Blindness: Film Review

I'm glad that I was able to soak in Blindness within such close proximity to concentrating on The Exterminating Angel, because the two share many, many similarities that I wasn't expecting. Luis Buñuel's film takes on social class, capturing the essence of anarchy and societal downfall by way of an unexplainable phenomenon. It traps the victims in a location and forces them to fend for themselves, establishing a handful of rearranged social levels that arise once their status has been stripped. Blindness, based off of José Saramago's unsettling novel, latches onto these same principles with a different sort of eerie force tearing down its characters -- unexplained sightlessness. It becomes an equally disturbing and potent mystery in the hands of Constant Gardener and City of God director Fernando Meirelles, one that'll rattle your senses to a point of no relent.

At times, however, that ruthlessness can get to be a bit much. It follows the lives of several individuals whom are nameless to us -- an optometrist (Mark Ruffalo, Zodiac), a sunglass-wearing prostitute (Alice Braga, I Am Legend) and the boy she's caring for, a weathered one-eyed man (Danny Glover, Lethal Weapon), a thief (Don McKellar,eXistenZ) and many others -- as they suffer from a condition that sends them into a state of disorienting blindness. It's not darkness, however, but a condition called the "white sickness", one that first falls on the eyes of a helpless man (Yusuke Iseya, Sukiyaki Western Django) as he's driving his car. As the unexplainable, prematurely-diagnosed epidemic begins to spread, the government jams each and every infected individual into a forgotten, dingy quarantine that's weak on supplies and maintenance. They're left to fend for themselves, only given a sparse supply of goods that they must divvy up within a self-governed environment, one that quickly transcends into depressing, animalistic chaos -- all photographed in shaky-cam, high-contrast grime by Meirelles' outstanding cinematographer, César Charlone.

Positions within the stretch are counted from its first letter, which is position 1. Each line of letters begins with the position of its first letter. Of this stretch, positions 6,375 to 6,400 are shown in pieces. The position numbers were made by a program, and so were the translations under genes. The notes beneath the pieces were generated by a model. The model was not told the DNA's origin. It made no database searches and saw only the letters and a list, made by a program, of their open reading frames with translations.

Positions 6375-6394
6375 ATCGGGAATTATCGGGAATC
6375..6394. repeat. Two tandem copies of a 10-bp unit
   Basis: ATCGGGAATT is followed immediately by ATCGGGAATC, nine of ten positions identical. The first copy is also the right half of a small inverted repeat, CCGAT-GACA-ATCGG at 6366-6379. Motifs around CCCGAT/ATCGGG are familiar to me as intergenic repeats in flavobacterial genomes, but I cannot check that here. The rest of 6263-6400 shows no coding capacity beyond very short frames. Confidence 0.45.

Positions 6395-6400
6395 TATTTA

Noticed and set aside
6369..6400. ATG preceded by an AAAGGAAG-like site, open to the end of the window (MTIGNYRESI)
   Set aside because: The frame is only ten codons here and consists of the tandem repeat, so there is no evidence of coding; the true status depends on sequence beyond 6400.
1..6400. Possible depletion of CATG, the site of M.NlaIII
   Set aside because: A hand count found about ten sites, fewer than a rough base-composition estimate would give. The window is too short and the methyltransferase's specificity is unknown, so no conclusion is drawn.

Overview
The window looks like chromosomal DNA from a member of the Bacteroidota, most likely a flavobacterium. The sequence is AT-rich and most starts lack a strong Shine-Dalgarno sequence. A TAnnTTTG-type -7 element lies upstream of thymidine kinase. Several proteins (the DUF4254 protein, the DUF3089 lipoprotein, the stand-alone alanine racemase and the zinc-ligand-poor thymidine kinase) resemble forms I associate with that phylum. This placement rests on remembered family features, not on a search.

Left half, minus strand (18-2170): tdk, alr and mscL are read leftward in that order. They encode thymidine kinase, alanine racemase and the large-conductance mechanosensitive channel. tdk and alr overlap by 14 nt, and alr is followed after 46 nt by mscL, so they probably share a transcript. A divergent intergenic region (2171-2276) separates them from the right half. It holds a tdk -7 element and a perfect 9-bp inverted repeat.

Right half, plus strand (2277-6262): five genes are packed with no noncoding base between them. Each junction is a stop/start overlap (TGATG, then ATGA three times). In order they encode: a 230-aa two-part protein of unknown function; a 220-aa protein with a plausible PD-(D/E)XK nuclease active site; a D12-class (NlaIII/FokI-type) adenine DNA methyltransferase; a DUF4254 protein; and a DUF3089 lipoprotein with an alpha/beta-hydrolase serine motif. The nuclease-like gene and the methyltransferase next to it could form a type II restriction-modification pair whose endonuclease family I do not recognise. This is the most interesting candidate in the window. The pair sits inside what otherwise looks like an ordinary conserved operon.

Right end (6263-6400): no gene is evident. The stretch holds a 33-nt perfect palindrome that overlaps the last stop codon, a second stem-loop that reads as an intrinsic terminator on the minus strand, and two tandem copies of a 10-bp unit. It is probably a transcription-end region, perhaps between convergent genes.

There's one catch; one woman, the optometrist's wife (Julianne Moore, Children of Men), isn't blind, though she allows most of the policing soldiers and infected people to believe her to be so. She's the eyes and ears in Blindness, and what she witnesses is, needless to say, graphic; without any governing bodies, social stature, or presence of hope in this claustrophobic environment, it rapidly transforms into an adult-based, violent "Lord of the Flies" nightmare for the blind. Hedonism ensues, leading to random sexual encounters between filthy people who can only size their partners up by voice, scent, and the way their bodies feel. More importantly, desperation also floods the grimy quarantine ward, leading to fluctuating dominance structures that gauge purely on whoever is more aggressive or aggravated at the time. It all becomes a matter of primal indulgence and survival within the erratic box of a setting, one that quickly pivots once a bartender (Gael Garcia Bernal, Science of Sleep) -- somebody who has seen the sighted world's ugliness and self-absorbance -- shifts matters from bad to worse as he gathers a thuggish mob within his corner of the ward.